In the United States, here’s what users were most interested in overall:

  • NBA
  • DMX
  • Gabby Petito
  • Kyle Rittenhouse
  • Brian Laundrie
  • Mega Millions
  • AMC Stock
  • Stimulus Check
  • Georgia Senate Race
  • Squid Game

While these searches can entertain, they can also inform your content strategy, by helping you create content that users are likely to be interested in.

How to Use the Search Trends Report to Generate Content Ideas

Struggling to come up with fresh, new content ideas? I’m no stranger to the frustration that comes with this.

Using Google Search Trends, you can determine what topics users are interested in, increasing engagement while building relationships and good will.

Below, I’ll break down the five best strategies for harnessing the insights associated with the search trends report to generate content ideas

1. Use Popular Search Terms and Find a Unique Angle to Cover the Topic

While a blog post about the permanence of the cottagecore aesthetic might be popular, this topic may not align with your brand. However, also topping the aesthetics search list is “sage green,” a topic that might be related to more industries.

Whether you’re a small boutique or a landscaping company, you can take advantage of this particularly high-volume query and build out a content plan to address it.

Sage green might not be in your wheelhouse.

If that’s the case, look for other search terms that might meet your audience’s interest in some way. This part of the Search Trends report breaks down searches by different topics, including:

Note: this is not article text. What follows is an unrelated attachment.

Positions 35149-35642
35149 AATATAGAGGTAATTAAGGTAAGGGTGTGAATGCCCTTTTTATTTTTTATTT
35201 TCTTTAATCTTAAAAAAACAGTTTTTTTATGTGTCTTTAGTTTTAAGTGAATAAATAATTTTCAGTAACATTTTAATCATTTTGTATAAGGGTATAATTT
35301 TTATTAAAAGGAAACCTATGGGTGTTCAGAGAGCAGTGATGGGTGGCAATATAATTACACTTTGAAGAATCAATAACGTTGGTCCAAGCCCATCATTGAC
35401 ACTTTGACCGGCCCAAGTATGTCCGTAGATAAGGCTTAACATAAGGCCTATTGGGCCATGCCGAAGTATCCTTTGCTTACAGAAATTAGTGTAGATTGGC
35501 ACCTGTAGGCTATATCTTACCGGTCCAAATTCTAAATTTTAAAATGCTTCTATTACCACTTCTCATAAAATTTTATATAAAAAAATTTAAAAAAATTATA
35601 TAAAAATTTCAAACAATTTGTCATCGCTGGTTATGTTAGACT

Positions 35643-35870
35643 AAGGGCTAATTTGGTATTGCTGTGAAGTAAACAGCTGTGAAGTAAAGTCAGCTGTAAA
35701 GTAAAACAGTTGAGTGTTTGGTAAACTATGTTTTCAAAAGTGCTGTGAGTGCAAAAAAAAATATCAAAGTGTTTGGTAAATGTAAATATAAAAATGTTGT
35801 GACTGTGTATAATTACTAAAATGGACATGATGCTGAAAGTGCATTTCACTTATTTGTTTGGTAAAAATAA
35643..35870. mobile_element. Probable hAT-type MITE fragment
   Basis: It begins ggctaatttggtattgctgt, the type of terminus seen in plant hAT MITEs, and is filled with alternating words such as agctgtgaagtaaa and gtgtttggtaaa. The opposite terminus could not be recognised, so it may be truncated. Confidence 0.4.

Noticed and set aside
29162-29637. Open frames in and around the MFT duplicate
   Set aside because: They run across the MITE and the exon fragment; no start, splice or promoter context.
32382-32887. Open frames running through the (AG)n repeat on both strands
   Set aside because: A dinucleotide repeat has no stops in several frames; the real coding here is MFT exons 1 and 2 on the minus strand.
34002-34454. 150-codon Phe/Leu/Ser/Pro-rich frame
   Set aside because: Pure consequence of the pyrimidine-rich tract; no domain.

• culture
  • economy
  • entertainment
  • environment
  • health and wellness
  • news and events
  • philanthropy
  • representation
  • sports

“How to maintain mental health” was searched more than ever in 2021—most industries could leverage that to provide mental health advice and tips to their audience. For example, I might write about how to maintain mental health as a remote digital marketer or how to help your remote team maintain their mental health.

By aligning your audience’s interest with a popular search query, you not only increase visibility of your content, you also offer your existing and would-be audience a fresh perspective within your industry.

2. Search for Topics Using the Search Bar

Suppose you’re curious about the search visibility behind a certain query. In that case, you can use the Google Search Trends report to explore how much a specific term resonates, as well as related queries and terms.

For example, we searched “digital marketing.”

In addition to highlighting the term’s prominence, the report also offers tons of valuable detail. We could build a content strategy with a pretty solid idea of what type of content will and won’t resonate from this one search.